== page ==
CT identifies new species of 50-million-year-old spider

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CT has enabled scientists at Ghent University in Belgium to perform a “digital dissection” on a minute amber fossil spider, according to a recent article published online in the October issue of the journal Zootaxa.

David Penney, PhD, University of Manchester, and his colleagues from Ghent University used very high resolution x-ray computed tomography (VHR-CT) to examine the tiny fossils, approximately 1 mm in length, of a 50-million-year-old spider and reveal detailed 3D images of preserved internal organs.

This is the first time the VHR-CT technique has been used to digitally dissect a fossil in amber, Penney said. "Up until recently the only place to do such scans was at The University of Texas, although they never achieved results like these,” he added.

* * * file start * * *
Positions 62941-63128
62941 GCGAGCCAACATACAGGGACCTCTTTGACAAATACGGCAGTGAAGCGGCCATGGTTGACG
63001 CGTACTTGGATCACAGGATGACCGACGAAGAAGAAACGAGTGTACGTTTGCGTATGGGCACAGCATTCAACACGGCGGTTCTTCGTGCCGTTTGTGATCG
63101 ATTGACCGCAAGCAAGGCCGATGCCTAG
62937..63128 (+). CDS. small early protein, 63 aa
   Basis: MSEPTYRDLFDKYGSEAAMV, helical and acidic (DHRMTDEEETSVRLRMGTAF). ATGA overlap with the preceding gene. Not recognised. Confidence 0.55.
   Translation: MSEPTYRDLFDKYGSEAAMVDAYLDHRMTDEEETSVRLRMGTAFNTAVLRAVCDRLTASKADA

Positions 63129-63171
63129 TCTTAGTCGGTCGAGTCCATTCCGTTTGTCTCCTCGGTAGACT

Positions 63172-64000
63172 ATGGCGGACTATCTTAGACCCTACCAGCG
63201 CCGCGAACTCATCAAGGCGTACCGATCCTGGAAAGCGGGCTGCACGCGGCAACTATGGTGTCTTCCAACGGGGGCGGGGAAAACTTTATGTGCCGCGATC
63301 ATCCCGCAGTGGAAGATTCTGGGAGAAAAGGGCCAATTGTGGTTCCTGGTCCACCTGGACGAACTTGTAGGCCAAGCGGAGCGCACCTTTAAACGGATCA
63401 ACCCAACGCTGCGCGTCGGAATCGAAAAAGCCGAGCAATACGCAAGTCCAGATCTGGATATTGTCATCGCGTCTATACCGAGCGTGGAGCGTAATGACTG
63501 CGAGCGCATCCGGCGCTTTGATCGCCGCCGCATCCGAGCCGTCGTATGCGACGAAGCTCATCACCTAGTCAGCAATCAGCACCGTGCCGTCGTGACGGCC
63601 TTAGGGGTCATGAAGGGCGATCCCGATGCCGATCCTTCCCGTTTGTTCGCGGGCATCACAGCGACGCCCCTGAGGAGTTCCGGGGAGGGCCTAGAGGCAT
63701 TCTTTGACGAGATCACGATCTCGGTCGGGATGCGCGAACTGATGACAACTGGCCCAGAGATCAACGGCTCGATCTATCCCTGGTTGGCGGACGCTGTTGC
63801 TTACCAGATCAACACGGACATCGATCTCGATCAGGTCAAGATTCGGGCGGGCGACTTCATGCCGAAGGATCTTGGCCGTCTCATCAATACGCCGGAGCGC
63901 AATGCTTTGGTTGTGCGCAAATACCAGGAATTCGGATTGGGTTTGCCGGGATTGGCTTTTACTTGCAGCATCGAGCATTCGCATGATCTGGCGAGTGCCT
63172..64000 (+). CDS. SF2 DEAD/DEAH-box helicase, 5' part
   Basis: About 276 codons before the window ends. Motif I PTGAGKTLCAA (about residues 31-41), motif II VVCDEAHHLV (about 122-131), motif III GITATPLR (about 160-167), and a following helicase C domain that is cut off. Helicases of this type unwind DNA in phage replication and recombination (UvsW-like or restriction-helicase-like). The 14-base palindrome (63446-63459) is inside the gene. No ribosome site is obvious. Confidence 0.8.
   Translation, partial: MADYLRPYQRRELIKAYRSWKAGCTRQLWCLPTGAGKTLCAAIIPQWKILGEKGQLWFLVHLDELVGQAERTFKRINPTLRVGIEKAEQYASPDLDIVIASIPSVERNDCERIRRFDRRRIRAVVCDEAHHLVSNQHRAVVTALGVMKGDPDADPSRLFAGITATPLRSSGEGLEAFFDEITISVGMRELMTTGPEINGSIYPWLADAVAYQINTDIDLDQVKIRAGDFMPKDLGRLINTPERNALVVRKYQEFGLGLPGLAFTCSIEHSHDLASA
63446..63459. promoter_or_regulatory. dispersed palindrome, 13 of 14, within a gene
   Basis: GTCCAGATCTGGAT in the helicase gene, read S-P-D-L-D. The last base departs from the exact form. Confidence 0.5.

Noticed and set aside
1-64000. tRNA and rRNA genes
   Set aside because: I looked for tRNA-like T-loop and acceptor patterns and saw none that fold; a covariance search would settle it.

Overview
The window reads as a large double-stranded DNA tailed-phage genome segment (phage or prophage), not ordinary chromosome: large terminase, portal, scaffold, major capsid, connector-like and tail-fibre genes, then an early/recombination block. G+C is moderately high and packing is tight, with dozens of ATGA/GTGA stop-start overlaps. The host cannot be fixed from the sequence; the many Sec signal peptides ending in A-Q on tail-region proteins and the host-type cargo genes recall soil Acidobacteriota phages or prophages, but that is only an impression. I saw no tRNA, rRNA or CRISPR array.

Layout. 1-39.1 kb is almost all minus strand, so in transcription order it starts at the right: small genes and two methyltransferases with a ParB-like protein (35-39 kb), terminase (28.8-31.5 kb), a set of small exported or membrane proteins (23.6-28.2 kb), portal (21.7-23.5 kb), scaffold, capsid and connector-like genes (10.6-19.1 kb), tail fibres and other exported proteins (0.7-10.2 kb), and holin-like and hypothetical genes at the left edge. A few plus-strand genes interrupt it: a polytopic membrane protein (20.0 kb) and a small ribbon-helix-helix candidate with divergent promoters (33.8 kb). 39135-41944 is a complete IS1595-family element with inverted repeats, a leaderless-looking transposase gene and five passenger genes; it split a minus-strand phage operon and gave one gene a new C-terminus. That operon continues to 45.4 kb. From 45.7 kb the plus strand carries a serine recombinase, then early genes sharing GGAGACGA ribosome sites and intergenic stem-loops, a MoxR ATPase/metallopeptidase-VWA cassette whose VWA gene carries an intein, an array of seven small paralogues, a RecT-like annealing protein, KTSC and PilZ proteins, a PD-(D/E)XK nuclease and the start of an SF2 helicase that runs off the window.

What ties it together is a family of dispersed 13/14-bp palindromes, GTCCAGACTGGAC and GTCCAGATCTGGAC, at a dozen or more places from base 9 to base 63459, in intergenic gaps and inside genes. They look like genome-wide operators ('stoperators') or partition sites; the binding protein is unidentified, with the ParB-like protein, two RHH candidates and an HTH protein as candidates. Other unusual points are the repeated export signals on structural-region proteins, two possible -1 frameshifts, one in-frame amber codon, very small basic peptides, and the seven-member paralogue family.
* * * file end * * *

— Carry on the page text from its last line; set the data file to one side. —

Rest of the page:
With the information the CTs provided, researchers determined the male spider, found preserved in amber in an area of France known as the Paris Basin, is a new species named Cenotextricella simony, and was close to 53 million years old.

"This technique essentially generates full 3D reconstructions of minute fossils and permits digital dissection of the specimen to reveal the preservation of internal organs," Penney said. "This is definitely the way forward for the study of amber fossils."